Skip to main content

Legal Highs

Volume 569: debated on Monday 28 October 2013

We already control hundreds of so-called legal highs and are working with law enforcement partners to disrupt the supply of these often dangerous substances. The Home Office has led communications activity targeting young people and students to advise of the risks of legal highs. We also regularly update public health messaging on those risks. We are not complacent, and we continue to look at ways in which we can enhance our response.

The UK is fast becoming a hub for the European legal highs market, and a recent report from the all-party group on drug policy reform claimed that more than one new substance was coming to Britain each week. Does the Minister share my concern that many legal highs are now purchased online and delivered direct to people’s homes? Will he also look again at the Misuse of Drugs Act 1971 to see whether it is still fit for purpose, given the new web-based market for legal highs?

I am not sure that I accept my hon. Friend’s premise that we are a hub for that activity. First, however, let me say how sorry I was to learn of the recent incident in which one of his young constituents died, possibly as a result of taking a substance known as AMT. The cause of death has yet to be confirmed. That particular substance is legal, but as a result of that case I asked officials on Friday to look at the matter urgently, and action was taken under our drugs early-warning system at 6 pm on that day. My hon. Friend mentioned internet sales, but only about 1% of drugs are sourced in that way. Nevertheless, we take that avenue seriously and the National Crime Agency is undertaking operational activity accordingly.

The Minister will be aware that there are shops on our high streets, such as UK Skunkworks in Chatham, that sell legal highs alongside other drug paraphernalia. Those shops abandon any responsibility for the sometimes tragic consequences of their activities by labelling the products as being unfit for human consumption. Will he commit to including the over-the-counter sales, and the labelling, of legal highs in his review, so that we can prevent further deaths similar to that of Jimmy Guichard?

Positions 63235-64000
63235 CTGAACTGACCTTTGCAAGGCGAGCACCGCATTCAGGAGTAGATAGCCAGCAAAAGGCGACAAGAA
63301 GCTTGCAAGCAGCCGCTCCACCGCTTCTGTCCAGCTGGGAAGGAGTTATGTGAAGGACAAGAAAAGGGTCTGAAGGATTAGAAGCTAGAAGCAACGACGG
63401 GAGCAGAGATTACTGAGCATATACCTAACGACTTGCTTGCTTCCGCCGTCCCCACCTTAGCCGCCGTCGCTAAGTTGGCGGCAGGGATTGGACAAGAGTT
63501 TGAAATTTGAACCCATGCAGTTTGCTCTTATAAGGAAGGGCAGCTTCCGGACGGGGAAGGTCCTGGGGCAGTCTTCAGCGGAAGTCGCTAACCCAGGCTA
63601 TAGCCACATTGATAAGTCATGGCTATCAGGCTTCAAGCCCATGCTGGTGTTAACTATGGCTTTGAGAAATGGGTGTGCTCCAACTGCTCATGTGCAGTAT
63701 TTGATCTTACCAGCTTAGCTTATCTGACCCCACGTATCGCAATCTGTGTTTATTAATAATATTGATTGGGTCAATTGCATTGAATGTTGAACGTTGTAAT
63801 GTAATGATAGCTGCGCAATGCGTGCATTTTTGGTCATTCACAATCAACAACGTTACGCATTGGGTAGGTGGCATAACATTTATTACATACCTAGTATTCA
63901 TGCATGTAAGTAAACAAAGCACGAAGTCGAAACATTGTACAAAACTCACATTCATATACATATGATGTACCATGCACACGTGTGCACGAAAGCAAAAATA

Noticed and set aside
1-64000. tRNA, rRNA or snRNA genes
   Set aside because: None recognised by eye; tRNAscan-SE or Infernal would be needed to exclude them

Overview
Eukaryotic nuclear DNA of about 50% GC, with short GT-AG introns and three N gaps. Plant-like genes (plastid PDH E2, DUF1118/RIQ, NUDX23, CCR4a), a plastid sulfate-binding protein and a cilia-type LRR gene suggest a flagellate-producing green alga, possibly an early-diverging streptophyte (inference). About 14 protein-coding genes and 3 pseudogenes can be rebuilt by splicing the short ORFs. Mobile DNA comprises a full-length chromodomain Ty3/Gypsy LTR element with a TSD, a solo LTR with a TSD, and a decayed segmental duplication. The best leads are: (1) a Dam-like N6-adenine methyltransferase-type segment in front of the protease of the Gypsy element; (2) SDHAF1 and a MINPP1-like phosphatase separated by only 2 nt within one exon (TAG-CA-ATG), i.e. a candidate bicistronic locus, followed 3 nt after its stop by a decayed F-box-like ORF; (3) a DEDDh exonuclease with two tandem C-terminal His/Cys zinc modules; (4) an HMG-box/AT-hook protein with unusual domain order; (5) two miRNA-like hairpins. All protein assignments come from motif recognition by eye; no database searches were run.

I entirely agree with the premise of my hon. Friend’s question. Those so-called head shops often behave irresponsibly. She will know that a study of international comparisons is currently under way, and the consideration of legal highs is very much part of that process.

My hon. Friend will be aware of the three deaths in Kent, two of which were in my constituency. I welcome his early-warning system and temporary banning orders, but may I suggest that the best way to cope with this is simply to say that if someone dies or becomes severely ill as a result of taking a drug that is a close chemical cousin of a banned drug, that should throw up a criminal offence?

The Home Office already takes steps to ensure that when a new substance appears that could be injurious to health, we seek to ban analogous drugs—the family of drugs—as a consequence. Some of the banned drugs have often not yet been created, but if and when they are created, they are already covered. We are trying to deal with this through anticipatory methods as well as by other means. We also try to have an early response system, so that when a substance appears, it can be picked up and banned very quickly.